Following Leviticus 23, observant Jews ritually count the 49 days from the second day of Passover (when, in ancient times, the annual barley offering was brought) until the eve of the holiday of Shavuot. This practice, known as “counting the omer” after a biblical measurement of grain, has inspired various artistic works, as Sarah Ogince explains:
Tobi Kahn grasps an asymmetric block of wood in both hands. He turns the piece, a fluid combination of angles and curves painted a rich metallic pewter, to reveal the base: a perfect rectangle, soft gold and marked with a hand-written number eight. Behind him, 48 similar blocks sit in a wooden grid suspended from the wall. “I didn’t want each individual piece to look the same because every day is a different day,” he says.
Very much a work of 21st-century art, Kahn’s sculpture is also part of a tradition that stretches back centuries. . . . Omer counters have been a staple item of Judaica since at least the 18th century. “We see so much artistic creativity: paper cuts, books—handwritten and printed—parchment scrolls in calendar boxes,” says Abigail Rapoport, curator of Judaica at the Jewish Museum in New York, which has a large collection of omer counters, including Kahn’s.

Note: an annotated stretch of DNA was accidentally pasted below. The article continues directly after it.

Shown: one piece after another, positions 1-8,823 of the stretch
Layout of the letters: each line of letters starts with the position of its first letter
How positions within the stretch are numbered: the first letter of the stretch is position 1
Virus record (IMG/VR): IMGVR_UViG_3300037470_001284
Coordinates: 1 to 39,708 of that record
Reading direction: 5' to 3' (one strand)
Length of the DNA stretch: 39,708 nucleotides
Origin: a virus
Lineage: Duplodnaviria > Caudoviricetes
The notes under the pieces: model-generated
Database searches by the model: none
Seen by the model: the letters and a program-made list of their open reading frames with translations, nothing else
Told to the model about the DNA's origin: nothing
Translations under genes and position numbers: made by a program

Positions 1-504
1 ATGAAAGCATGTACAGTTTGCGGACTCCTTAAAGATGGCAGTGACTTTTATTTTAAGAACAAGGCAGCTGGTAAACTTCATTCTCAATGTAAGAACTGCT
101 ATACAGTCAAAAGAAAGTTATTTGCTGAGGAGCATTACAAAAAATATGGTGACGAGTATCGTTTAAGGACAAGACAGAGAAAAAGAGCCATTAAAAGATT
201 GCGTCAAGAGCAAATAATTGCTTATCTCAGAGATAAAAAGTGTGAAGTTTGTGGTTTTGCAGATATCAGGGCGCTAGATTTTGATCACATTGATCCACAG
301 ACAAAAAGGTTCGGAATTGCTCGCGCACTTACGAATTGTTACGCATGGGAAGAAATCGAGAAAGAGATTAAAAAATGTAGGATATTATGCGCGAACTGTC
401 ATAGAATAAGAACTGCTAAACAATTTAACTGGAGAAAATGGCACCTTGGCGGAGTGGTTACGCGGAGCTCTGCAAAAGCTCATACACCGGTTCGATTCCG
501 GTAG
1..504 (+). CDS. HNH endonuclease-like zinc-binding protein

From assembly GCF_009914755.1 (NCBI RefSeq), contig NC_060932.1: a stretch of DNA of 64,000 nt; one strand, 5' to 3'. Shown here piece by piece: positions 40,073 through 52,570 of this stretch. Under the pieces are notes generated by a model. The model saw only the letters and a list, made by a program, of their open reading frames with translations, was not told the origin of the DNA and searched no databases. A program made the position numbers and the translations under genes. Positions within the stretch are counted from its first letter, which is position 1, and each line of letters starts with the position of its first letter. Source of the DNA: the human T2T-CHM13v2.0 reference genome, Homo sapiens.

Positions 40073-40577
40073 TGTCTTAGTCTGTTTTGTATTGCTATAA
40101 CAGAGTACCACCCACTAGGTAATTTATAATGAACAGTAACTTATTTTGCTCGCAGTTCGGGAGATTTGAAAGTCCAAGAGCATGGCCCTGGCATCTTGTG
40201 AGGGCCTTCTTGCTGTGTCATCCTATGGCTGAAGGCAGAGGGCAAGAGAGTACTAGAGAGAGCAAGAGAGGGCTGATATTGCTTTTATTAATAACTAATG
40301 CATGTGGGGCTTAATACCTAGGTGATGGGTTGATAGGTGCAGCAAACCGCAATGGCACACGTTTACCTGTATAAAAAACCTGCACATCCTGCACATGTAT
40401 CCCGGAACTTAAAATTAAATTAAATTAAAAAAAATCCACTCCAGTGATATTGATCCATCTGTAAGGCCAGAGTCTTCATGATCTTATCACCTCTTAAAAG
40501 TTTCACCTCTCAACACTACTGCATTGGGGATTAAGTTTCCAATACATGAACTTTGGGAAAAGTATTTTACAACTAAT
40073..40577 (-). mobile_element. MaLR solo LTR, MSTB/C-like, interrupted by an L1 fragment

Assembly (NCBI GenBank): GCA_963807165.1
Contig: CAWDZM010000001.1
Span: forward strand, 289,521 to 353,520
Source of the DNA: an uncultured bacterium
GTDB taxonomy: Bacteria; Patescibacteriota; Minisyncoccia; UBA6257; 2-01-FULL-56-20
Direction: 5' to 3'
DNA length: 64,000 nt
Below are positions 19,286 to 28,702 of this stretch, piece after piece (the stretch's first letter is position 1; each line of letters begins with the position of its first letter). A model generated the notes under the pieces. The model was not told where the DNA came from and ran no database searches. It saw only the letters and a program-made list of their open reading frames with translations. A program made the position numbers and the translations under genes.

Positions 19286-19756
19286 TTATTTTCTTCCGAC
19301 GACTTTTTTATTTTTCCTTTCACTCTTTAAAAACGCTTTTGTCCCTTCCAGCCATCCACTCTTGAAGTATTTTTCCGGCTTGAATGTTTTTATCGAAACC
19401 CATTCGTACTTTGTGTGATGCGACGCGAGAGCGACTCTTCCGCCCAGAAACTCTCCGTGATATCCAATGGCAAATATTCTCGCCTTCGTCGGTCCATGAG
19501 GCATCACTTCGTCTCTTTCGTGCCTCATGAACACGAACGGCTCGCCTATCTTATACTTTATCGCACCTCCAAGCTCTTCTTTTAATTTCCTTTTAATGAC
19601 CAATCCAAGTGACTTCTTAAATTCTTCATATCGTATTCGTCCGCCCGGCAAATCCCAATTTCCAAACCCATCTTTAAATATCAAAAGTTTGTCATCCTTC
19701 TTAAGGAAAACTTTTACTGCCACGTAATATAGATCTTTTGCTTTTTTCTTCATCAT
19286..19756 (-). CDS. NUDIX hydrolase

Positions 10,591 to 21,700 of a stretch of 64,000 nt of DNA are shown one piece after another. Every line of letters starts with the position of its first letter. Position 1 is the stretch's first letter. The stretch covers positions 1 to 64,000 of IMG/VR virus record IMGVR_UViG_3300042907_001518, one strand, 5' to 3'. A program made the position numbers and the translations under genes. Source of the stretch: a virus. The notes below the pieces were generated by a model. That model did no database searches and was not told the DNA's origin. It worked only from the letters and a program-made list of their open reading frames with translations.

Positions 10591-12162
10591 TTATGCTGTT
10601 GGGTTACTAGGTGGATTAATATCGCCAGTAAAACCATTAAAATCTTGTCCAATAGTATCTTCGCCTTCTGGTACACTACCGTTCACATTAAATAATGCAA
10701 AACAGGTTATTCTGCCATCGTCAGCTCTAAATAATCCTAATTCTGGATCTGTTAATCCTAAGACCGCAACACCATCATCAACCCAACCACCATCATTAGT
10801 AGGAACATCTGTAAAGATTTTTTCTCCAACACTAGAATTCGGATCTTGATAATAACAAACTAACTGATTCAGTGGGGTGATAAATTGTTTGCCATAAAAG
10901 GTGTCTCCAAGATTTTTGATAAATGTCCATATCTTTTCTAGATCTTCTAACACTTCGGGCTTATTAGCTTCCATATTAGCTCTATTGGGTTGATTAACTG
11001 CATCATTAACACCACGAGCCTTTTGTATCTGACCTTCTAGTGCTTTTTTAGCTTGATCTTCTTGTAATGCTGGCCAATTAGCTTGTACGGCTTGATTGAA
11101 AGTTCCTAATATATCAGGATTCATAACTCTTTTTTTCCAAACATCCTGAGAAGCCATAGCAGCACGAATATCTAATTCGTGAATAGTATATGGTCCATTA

A parchment counter from the 18th century in the Netherlands depicts the numbers intertwined with tulips—not long after the region’s “tulip mania”—and colorful birds. Portuguese script next to the numbers hints that the counter was made by descendants of refugees fleeing that country’s inquisition.
A counter produced in early 20th-century Rochester, NY shows a darker aspect of the counting of the omer: the Talmud relates that 24,000 students of the [2nd-century] sage Rabbi Akiva perished in a plague during this time, and many Jews observe it as a period of mourning. The intricate papercut counter doubles as a memorial plaque that includes hundreds of names of deceased congregants.